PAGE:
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How Is Metasploit Used In Practice (Rather Than Theory)


dingo_boy
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I am not in the security business so the following question may seem naive.

ISTM that Metasploit is held up as the tool that can best identify network insecurities.

The idea is, AIUI, that the pen-tester (or attacker) identifies the IP range, scans it with Nmap or perhaps Nessus, then uses Metasploit to exploit these results and gain a shell (ideally Meterpreter) which provides almost total control over the victim. There is a good set of videos on Security Tube which detail the immense power of Meterpreter (http://www.securitytube.net/video/1175).

The problem I have with this video series is that the focus is on what happens after the exploit has been successful. The first video shows that the exploit is performed on an unpatched XP box and, quite understandably, the exploit works and shell access is granted.

But this is a test - it is not real. Similarly, "Metasploit: The Penetration Testers Guide" (2011) runs the test exploit against a XP SP2 box.

This does not strike me as particularly up-to-date.

Here is my question: is it likely these days that a pen-tester or an attacker would successfully deploy Metasploit against an IP:port combination.

By "successfully", I mean obtain a shell.

Let's say that Nmap showed something like this:

80/tcp open http Apache httpd 2.2.3 ((CentOS))

443/tcp open ssl/http Apache httpd 2.2.3 ((CentOS))

3389/tcp open ms-wbt-server Microsoft Terminal Service

Or this:

21/tcp open ftp Solaris ftpd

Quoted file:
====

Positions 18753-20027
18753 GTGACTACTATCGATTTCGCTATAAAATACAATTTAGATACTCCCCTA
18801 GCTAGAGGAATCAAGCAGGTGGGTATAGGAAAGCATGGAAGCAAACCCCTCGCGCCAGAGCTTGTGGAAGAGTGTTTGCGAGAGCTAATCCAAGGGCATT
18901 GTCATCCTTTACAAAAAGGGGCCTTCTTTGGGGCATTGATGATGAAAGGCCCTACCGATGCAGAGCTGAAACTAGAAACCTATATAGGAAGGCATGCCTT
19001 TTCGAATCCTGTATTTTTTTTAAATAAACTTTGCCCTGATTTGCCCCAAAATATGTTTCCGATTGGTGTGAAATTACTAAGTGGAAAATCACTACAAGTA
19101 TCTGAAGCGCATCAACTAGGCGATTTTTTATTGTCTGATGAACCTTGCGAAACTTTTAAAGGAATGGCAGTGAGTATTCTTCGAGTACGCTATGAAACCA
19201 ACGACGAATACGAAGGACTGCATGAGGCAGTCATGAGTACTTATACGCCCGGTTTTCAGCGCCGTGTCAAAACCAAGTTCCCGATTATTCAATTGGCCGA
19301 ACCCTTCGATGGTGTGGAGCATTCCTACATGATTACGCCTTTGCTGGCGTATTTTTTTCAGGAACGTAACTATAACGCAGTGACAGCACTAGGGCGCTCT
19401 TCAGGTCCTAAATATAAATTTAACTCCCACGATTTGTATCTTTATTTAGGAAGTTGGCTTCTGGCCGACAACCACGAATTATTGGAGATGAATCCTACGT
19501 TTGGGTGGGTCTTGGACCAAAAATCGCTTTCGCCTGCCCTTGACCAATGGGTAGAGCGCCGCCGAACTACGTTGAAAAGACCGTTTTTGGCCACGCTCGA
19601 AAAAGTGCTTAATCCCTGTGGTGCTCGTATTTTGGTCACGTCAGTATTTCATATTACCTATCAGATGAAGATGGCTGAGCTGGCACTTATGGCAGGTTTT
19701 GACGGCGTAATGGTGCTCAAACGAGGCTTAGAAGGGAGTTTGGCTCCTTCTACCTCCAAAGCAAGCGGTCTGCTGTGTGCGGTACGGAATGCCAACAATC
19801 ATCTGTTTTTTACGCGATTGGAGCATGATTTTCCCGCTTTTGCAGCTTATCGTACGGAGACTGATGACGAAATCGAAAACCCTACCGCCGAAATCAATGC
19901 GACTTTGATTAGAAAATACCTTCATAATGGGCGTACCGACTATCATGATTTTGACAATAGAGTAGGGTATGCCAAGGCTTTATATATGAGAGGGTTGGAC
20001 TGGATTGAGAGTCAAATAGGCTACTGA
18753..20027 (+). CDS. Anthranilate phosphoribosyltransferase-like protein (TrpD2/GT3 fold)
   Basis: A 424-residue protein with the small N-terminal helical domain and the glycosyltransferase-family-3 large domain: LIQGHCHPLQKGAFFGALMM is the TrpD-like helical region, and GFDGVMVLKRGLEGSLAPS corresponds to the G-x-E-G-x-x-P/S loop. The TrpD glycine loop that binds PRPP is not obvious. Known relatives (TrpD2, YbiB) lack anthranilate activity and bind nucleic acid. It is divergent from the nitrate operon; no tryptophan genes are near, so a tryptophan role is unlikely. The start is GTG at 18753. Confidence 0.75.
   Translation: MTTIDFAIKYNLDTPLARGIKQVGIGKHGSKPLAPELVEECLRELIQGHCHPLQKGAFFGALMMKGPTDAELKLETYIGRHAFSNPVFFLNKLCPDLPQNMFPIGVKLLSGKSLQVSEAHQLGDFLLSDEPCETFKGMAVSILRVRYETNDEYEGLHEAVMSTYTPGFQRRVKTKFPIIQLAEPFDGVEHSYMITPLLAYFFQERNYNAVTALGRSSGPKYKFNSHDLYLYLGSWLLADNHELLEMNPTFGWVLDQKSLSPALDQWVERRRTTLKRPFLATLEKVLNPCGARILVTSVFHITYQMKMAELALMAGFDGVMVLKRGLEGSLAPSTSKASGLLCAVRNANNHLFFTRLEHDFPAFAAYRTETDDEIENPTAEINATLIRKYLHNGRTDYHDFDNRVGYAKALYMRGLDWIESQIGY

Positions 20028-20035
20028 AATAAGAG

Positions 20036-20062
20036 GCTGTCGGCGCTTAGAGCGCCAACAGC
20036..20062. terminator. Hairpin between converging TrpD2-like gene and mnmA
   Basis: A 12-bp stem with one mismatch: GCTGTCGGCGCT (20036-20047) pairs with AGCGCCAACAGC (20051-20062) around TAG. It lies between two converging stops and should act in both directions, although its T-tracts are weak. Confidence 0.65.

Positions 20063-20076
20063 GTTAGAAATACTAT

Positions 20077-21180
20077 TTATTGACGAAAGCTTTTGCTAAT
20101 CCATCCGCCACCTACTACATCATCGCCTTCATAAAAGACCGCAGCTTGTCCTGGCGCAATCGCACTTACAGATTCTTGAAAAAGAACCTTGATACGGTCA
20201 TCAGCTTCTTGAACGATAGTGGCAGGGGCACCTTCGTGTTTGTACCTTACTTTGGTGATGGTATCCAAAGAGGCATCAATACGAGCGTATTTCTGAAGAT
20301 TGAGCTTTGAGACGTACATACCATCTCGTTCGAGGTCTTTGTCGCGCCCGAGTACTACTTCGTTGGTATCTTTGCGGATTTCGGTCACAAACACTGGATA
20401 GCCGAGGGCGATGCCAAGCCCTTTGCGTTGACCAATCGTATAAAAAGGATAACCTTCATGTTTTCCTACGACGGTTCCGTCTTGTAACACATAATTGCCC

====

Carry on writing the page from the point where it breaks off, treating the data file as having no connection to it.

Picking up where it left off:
80/tcp open http Apache httpd 1.3.37 ((Unix) FrontPage/5.0.2.2634 mod_ssl/2.8.28 OpenSSL/0.9.8d)

Or this:

80/tcp open http Apache httpd 2.2.9 ((Debian) mod_wsgi/3.3 Python/2.5.2 mod_perl/2.0.4 Perl/v5.10.0)

443/tcp open ssl/http Apache httpd 2.2.9 ((Debian) mod_wsgi/3.3 Python/2.5.2 mod_perl/2.0.4 Perl/v5.10.0)

I've searched in msfconsole and, IMO, there are so many caveats or restrictions for the Apache exploits (many of which are years old) that even the older versions of Apache could not be exploited.

The same applies to other popular web services like IIS.

Maybe I am missing something in the way that professionals use Metasploit.

Am I?

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Metasploit is a great starting point for exploitation, but the strength is really in your ability to write custom modules and exploits for use. Monitoring exploitdb or bugtraq or the like to find vulnerabilities and then write custom exploits with defined payloads is where metasploit really shines for professionals. OOTB, yeah, many of the exploits are old.

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Additionally, metasploit has a nice interface once you have gained access to a machine to perform post exploitation activities. In many cases the demo's show an unpatched machine being compromised because they want to show something that can be done post exploitation.

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